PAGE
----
Thanks, cheap enough to experiment with. I'm not liking the poor adhesion I get from the mylar from Marco, so time to try something else.

    #11 1 year ago

    I made due with tin snips, scissors and curved scissors for round cuts. It’s far from laser cut but good enough. Do not use heat to flatten. Material is so thin it easily warps.

    #12 1 year ago
    Quoted from cottonm4:

    I make one or two locking locations with one or two inlane guides at the back of the play field and make sure that there is no other contact points. No contacts with posts or ball guides. Other than locking in position underneath to closely located inlane guide posts it must float free.

    I was planning on not locking it down at all and just having the bottom of the protector rest against the apron, but I like your idea a lot better. At the very least, your way the weight of the protector will be pulling down on it from the back, instead of pushing it towards the front, which may prevent any rippling effects due to gravity.

    Quoted from cottonm4:

    Also, I cannot speak for PETG. I have been using polycarbonate (Lexan/Macrolon). The stuff is bullet proof.

    I only looked for PETG because I saw protectors available on Ebay were made from PETG. After a little reading, it looks like polycarbonate may have been a better choice, but with the amount of play they'll likely see, it won't matter.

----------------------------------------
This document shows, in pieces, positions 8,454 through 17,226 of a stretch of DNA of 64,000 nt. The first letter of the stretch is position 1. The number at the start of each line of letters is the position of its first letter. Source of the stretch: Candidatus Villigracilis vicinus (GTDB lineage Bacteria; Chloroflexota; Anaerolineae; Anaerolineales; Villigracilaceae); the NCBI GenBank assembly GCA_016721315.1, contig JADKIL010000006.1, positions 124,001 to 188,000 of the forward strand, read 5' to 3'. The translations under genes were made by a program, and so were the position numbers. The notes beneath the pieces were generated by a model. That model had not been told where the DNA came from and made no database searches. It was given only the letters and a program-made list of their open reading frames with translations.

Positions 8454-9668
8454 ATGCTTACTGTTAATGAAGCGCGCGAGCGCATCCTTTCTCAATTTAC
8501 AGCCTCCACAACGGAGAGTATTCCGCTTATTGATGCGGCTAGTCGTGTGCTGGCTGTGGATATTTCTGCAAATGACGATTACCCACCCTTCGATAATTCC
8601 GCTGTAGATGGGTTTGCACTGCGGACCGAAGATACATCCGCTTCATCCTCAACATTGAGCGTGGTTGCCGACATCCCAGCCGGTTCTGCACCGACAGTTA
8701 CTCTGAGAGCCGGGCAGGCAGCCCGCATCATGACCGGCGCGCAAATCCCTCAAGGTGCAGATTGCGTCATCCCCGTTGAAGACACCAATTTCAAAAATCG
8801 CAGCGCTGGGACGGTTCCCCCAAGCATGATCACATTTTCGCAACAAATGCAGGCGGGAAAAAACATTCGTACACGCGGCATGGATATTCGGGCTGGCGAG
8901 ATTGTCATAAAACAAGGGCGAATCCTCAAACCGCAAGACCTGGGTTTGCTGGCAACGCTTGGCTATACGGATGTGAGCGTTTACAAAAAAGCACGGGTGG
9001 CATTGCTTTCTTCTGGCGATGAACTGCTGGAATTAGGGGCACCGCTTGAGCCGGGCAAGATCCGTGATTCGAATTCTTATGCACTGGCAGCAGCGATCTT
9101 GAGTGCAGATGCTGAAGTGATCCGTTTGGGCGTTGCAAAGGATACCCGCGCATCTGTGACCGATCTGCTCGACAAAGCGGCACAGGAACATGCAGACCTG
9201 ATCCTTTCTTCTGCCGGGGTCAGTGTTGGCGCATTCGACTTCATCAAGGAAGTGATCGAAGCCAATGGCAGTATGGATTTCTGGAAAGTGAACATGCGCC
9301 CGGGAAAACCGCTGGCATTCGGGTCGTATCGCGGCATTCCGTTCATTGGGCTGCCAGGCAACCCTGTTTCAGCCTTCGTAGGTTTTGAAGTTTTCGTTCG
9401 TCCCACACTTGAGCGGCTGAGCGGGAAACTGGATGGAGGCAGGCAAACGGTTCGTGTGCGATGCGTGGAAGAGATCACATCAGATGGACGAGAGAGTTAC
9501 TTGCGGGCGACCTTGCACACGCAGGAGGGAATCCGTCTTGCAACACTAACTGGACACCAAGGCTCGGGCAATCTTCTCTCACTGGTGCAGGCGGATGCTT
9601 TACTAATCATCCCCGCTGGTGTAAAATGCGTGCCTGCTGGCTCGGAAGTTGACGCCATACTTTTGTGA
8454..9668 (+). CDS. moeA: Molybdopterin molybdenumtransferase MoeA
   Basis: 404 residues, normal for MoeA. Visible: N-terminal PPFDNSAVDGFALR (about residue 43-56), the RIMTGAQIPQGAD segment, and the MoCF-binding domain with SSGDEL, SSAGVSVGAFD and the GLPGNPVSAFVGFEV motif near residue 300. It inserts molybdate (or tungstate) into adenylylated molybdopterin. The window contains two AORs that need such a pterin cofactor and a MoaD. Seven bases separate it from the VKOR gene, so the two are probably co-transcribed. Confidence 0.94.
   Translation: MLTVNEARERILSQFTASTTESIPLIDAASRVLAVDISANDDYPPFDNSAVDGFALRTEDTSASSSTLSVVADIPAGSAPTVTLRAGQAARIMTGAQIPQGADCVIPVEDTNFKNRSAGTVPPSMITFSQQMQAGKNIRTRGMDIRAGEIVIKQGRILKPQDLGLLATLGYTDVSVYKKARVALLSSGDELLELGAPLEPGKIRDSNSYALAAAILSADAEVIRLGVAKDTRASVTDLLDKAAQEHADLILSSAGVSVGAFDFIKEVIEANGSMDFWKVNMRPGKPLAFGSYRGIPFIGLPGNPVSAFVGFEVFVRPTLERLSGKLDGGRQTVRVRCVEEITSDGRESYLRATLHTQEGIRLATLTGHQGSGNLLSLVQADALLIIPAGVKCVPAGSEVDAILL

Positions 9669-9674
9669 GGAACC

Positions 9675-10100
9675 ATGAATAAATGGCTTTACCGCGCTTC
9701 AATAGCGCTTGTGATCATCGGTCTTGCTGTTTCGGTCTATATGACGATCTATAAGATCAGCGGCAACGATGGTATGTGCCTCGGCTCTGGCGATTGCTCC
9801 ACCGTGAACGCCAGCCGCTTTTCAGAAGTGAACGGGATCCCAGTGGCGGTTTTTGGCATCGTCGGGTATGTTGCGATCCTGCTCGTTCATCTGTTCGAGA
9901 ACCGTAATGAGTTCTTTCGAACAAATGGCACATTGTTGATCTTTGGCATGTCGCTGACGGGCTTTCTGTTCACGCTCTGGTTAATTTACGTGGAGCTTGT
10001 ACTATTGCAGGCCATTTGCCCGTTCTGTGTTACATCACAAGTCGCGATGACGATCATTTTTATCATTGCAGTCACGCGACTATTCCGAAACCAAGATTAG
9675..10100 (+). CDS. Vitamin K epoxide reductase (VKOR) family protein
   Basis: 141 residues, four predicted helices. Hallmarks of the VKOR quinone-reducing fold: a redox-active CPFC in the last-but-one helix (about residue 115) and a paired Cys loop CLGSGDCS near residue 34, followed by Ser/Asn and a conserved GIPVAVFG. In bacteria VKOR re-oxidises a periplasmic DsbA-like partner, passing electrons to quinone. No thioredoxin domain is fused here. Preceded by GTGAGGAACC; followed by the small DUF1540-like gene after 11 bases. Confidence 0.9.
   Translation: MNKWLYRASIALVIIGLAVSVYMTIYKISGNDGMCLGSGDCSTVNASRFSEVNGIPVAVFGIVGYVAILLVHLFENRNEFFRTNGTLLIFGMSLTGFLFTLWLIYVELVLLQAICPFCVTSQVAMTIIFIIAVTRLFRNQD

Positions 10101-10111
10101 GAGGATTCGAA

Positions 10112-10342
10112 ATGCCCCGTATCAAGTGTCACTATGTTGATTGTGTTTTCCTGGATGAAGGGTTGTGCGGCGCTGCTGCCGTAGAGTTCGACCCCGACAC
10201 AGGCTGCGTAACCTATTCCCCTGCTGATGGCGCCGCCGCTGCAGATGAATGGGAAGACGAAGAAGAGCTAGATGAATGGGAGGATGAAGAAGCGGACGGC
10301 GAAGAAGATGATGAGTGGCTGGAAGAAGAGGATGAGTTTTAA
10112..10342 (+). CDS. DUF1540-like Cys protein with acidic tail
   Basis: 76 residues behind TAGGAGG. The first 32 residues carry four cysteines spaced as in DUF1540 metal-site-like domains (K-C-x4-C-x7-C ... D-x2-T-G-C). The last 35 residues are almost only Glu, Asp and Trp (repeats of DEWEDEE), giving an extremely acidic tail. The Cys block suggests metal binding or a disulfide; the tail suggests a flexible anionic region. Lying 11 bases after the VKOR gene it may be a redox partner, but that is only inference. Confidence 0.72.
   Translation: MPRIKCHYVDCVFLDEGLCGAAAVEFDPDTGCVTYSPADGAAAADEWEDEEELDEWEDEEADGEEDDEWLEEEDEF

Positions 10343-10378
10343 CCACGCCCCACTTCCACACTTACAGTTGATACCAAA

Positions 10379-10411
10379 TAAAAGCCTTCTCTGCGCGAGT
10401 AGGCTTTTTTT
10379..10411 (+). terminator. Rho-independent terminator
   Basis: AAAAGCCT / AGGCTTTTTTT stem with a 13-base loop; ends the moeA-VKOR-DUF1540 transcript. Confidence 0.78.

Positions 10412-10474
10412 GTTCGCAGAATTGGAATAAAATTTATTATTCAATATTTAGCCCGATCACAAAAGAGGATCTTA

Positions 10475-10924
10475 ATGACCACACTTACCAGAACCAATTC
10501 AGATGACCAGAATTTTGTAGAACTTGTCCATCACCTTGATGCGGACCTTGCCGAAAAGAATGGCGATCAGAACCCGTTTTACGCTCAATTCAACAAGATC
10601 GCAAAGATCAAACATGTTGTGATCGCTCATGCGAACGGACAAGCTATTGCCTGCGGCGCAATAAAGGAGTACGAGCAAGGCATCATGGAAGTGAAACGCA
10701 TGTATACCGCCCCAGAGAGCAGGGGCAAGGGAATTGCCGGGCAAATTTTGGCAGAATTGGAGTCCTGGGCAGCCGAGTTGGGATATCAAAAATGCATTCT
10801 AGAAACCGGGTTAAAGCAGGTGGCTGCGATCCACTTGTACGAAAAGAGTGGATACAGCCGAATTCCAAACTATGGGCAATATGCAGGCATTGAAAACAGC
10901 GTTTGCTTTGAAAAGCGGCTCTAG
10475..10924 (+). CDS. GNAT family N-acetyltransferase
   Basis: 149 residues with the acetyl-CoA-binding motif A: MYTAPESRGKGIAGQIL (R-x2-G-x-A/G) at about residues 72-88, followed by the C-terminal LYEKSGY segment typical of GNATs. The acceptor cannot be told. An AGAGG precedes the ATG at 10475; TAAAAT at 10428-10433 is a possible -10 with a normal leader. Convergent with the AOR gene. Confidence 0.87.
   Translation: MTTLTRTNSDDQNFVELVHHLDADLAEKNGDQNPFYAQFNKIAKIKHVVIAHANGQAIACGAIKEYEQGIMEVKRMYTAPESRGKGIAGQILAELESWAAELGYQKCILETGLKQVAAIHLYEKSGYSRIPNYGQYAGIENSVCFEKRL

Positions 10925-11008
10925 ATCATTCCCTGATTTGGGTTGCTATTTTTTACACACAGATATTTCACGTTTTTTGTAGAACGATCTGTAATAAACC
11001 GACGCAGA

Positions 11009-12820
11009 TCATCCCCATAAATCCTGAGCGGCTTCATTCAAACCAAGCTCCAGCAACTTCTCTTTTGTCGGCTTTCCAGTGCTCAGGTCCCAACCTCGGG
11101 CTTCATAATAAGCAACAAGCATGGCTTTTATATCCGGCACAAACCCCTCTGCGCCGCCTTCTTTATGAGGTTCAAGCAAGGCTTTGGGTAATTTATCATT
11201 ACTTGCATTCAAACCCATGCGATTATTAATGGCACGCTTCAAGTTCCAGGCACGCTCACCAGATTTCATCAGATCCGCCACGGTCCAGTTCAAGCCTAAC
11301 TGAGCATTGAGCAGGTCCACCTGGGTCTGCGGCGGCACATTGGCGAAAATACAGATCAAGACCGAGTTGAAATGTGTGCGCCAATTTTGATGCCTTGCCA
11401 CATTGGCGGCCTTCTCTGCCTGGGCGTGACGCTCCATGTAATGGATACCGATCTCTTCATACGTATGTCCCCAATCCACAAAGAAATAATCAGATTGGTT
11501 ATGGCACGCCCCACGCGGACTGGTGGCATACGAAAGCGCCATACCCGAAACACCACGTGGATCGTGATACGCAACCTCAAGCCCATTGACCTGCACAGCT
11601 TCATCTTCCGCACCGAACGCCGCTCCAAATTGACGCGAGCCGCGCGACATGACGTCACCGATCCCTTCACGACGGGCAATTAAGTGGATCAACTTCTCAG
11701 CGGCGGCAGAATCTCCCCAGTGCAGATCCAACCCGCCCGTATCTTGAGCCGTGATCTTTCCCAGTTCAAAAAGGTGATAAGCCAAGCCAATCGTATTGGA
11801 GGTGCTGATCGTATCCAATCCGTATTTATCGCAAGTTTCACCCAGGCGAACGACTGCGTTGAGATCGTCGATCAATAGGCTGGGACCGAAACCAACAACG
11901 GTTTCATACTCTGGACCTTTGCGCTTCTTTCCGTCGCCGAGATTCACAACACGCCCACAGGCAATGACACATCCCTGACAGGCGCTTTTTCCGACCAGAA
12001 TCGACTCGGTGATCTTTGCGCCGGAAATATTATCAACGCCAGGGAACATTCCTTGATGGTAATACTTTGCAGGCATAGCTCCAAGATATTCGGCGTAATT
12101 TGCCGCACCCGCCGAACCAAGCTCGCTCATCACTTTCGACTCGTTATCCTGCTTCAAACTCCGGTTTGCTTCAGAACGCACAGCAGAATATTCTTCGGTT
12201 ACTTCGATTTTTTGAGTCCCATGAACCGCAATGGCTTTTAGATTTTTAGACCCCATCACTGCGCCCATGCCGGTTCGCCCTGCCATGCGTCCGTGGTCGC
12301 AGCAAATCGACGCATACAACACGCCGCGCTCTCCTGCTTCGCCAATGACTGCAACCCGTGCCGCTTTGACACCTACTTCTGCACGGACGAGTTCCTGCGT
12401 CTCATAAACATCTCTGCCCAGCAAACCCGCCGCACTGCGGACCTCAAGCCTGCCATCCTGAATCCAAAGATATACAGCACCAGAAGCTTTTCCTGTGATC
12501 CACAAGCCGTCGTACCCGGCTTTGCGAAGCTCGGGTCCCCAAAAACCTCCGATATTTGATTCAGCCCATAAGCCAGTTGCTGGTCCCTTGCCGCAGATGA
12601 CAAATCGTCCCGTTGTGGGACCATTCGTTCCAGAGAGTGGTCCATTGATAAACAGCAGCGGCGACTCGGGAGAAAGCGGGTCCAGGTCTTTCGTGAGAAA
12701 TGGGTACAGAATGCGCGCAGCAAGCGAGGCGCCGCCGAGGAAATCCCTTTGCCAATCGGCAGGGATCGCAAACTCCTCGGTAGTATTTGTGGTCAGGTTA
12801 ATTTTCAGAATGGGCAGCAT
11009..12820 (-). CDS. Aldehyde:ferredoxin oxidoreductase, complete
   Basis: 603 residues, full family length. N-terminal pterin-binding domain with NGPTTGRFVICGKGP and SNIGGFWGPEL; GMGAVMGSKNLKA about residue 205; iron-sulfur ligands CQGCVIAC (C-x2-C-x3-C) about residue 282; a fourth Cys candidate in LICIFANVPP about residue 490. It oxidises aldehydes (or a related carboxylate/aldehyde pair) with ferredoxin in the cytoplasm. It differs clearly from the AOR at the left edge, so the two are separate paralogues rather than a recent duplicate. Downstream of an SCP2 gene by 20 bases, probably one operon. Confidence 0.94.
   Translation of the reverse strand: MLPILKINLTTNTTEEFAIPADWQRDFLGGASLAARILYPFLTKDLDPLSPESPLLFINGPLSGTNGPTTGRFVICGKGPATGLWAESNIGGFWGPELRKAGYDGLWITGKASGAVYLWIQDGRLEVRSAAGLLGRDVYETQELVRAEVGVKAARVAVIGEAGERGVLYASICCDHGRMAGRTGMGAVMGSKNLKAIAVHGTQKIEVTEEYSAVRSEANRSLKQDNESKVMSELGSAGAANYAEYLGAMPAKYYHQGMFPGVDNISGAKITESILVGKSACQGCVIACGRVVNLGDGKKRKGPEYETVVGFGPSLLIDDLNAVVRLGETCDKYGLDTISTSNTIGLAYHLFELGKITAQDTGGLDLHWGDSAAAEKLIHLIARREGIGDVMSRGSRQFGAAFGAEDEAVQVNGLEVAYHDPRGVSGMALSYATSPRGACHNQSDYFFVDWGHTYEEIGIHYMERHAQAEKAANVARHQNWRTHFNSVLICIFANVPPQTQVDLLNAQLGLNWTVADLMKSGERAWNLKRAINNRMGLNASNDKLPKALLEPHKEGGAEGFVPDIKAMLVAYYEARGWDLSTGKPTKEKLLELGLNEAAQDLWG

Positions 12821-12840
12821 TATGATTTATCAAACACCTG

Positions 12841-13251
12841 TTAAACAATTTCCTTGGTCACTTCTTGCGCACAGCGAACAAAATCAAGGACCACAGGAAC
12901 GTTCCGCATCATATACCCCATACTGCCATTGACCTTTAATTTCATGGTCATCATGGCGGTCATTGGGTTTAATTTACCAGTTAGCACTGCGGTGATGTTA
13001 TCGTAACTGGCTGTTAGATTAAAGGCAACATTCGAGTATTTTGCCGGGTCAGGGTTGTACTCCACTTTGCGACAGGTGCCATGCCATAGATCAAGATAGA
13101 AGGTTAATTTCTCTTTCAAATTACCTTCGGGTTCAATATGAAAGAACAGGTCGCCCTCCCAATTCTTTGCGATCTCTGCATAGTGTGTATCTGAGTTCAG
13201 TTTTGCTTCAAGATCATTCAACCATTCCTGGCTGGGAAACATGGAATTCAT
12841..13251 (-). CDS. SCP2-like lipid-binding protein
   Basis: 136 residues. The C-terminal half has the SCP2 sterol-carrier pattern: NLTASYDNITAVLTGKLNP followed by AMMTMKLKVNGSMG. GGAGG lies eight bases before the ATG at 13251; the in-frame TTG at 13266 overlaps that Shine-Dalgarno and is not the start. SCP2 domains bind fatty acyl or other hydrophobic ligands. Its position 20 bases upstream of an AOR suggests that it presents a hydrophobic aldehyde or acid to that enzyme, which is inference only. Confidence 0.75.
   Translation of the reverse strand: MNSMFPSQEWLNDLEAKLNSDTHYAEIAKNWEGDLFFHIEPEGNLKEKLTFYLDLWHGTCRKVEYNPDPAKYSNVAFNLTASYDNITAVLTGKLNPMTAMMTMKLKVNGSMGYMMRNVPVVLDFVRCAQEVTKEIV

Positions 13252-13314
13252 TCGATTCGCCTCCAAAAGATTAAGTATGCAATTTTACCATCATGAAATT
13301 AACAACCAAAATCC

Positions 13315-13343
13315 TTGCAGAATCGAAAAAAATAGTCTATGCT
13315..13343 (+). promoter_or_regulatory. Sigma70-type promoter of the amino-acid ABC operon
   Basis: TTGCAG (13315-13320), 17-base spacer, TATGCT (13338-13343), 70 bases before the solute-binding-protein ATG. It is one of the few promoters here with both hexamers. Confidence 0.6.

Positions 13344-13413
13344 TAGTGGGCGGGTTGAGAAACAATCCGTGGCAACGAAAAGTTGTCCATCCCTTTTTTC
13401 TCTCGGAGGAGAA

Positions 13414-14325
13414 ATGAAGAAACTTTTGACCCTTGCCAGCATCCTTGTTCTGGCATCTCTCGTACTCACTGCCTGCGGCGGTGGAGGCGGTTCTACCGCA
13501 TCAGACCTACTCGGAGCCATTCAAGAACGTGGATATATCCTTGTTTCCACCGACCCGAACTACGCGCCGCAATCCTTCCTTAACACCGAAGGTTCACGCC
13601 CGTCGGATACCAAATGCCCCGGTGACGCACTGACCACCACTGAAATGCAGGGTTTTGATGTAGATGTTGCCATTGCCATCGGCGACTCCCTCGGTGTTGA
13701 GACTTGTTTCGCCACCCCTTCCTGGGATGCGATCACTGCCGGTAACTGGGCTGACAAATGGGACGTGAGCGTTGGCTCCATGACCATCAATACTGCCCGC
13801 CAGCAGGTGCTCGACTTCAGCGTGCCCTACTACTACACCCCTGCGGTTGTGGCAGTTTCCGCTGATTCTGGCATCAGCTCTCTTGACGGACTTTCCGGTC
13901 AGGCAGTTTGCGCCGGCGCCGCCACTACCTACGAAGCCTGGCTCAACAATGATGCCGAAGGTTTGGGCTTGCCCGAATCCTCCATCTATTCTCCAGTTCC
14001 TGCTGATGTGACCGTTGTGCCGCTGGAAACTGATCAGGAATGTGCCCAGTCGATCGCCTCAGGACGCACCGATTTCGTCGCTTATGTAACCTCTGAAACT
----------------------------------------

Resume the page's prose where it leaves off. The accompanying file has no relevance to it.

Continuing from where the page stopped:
#14 1 year ago
    Quoted from MT45:

    Check out the links to my posts on my home made PETG protectors

    Yep, building a paper pattern, I planned on the exact same method. I hadn't planned on the punches though, do they leave a raised edge on one side of the plastic sheet? Do you recommend punching the sheet top-up or bottom-up, or didn't it matter?

    #15 1 year ago
    Quoted from jibmums:

    Yep, building a paper pattern, I planned on the exact same method. I hadn't planned on the punches though, do they leave a raised edge on one side of the plastic sheet? Do you recommend punching the sheet top-up or bottom-up, or didn't it matter?

    Did not matter. No raised ridges at all. Cut a small piece of the PETG and test punch first to get the hang of it. MDF backer, firm swing but not too hard. The switch slots I cut using razor knife. Check out images of the professional protectors for the desired shape. Basically it’s just two shallow arcs facing each other. PM if any Qs as you go along. Happy to help